As I’ve noted previously on The Endless Further, extremists in Burma and Sri Lanka are misusing Buddhism to promote religious hatred and violence. In Burma (Myanmar) violence has left more than 200 dead and close to 150,000 homeless since persecution against the Rohingya Muslim minority began in the western state of Rakhine in June 2012. Human rights groups maintain that extremist Buddhist monks have helped incite violence and participated in rioting mobs. In Sri Lanka, Buddhist mobs have attacked Muslim neighborhoods – four people were killed in a clash between Buddhists and Muslims last month – unrest incited by the far-right Bodu Bala Sena (Buddhist Power Force) group.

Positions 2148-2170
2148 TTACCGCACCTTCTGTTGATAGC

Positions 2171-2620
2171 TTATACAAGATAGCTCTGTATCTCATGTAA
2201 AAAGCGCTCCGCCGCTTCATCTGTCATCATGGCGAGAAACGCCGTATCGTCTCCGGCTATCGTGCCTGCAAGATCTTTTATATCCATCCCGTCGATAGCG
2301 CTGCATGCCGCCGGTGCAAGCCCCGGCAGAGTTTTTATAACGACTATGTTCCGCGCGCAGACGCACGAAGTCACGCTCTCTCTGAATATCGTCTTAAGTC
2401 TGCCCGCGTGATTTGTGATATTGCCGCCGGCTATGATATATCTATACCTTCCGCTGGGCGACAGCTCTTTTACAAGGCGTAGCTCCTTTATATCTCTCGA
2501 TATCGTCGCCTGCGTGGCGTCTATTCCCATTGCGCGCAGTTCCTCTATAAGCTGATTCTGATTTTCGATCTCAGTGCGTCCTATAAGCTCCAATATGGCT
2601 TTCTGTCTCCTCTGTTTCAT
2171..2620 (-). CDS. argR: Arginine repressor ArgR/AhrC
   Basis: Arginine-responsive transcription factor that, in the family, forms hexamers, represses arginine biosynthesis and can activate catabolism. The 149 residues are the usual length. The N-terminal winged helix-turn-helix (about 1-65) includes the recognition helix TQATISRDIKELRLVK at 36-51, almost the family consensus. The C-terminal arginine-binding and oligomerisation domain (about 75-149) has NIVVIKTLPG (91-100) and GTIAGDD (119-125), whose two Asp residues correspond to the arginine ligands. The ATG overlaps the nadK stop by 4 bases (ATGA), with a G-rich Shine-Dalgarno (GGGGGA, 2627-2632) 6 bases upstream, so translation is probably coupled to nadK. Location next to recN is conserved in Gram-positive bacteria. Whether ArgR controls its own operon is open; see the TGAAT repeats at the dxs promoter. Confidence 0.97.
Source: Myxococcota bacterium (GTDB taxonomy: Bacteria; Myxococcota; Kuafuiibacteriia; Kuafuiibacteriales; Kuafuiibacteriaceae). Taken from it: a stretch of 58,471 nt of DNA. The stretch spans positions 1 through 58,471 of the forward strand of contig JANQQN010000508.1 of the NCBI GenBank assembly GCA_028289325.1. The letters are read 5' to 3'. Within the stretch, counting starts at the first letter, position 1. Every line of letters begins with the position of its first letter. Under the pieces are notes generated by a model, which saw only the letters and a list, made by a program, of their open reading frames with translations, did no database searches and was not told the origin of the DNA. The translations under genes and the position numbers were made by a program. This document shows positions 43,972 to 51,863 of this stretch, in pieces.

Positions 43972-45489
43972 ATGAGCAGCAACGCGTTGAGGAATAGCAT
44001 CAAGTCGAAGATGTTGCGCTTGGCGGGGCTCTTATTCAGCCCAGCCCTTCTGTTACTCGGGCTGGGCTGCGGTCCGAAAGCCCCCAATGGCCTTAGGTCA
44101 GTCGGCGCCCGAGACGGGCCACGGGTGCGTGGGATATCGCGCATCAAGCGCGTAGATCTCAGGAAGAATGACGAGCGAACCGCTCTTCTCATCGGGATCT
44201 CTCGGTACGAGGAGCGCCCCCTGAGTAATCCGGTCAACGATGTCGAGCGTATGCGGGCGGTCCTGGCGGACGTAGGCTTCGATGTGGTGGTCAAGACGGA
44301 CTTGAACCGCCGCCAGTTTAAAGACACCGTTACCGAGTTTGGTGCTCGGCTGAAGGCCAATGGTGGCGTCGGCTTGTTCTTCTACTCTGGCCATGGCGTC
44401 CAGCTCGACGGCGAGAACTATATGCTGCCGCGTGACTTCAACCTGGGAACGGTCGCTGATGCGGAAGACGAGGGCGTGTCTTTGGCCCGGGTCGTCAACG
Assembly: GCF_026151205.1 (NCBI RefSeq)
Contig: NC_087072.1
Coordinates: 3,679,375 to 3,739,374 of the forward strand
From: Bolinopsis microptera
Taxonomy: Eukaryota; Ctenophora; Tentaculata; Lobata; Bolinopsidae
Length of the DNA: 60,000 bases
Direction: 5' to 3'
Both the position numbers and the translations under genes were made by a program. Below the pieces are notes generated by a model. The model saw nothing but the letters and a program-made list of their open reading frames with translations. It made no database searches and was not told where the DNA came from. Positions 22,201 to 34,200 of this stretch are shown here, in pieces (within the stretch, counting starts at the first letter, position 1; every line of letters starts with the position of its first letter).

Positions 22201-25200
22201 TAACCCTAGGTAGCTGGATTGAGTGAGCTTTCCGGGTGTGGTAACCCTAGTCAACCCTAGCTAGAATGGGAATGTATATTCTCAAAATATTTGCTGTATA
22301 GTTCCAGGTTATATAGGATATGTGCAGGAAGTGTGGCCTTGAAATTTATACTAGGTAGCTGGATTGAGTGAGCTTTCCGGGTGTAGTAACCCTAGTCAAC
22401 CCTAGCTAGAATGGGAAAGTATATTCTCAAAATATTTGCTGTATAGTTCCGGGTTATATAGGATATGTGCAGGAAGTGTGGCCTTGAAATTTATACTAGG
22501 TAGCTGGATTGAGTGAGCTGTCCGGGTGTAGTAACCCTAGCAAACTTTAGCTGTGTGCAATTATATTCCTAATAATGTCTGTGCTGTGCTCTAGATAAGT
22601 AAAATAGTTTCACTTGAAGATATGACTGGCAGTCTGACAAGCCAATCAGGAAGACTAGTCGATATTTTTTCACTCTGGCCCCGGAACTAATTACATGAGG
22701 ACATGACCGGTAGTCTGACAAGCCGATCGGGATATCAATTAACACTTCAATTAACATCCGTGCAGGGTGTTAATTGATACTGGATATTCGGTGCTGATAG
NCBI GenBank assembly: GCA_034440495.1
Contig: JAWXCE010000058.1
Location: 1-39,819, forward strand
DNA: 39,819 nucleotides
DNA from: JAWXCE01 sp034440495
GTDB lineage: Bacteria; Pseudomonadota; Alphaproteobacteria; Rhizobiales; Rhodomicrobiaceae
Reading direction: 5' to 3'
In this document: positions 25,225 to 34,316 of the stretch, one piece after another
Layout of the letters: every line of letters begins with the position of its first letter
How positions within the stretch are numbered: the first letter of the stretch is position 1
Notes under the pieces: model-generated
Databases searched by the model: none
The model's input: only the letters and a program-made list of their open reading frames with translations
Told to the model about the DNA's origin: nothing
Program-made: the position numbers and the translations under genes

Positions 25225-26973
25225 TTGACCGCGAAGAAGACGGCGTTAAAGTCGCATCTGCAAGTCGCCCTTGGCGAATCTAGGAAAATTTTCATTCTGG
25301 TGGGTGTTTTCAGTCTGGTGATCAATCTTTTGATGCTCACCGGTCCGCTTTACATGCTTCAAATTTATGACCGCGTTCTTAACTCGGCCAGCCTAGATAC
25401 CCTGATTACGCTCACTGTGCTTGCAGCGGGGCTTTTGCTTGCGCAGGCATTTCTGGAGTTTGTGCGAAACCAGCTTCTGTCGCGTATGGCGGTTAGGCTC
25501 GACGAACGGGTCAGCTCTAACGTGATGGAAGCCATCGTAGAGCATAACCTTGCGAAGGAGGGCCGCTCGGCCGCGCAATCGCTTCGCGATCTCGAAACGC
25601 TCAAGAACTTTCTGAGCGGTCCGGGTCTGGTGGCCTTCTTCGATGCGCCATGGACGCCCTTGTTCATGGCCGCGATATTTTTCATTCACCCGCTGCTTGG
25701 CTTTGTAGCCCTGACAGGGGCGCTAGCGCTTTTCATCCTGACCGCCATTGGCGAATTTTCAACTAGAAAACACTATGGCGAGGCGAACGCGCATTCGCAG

Tenzin Gyatso, the 14th Dalai Lama, who turned 79 this past Sunday, July 6th, used the occasion of his birthday to call on Buddhists in Myanmar and Sri Lanka to halt violence against Muslim minorities. In front of a large crowd gathered on the outskirts of Leh, a town high in the Himalayas, Tibet’s exiled spiritual leader said,
I urge the Buddhists in these countries to imagine an image of Buddha before they commit such a crime.
Buddha preaches love and compassion. If the Buddha is there, he will protect the Muslims whom the Buddhists are attacking.”
These simple but powerful words need no further explication . . .
But I would like to point out once again that for too long, far too many Buddhists around the world have remained silent on this issue, and this is especially the case with well-known Buddhist leaders whose words influence many people. About this matter, silence is not skillful means, but rather a tool of complicity.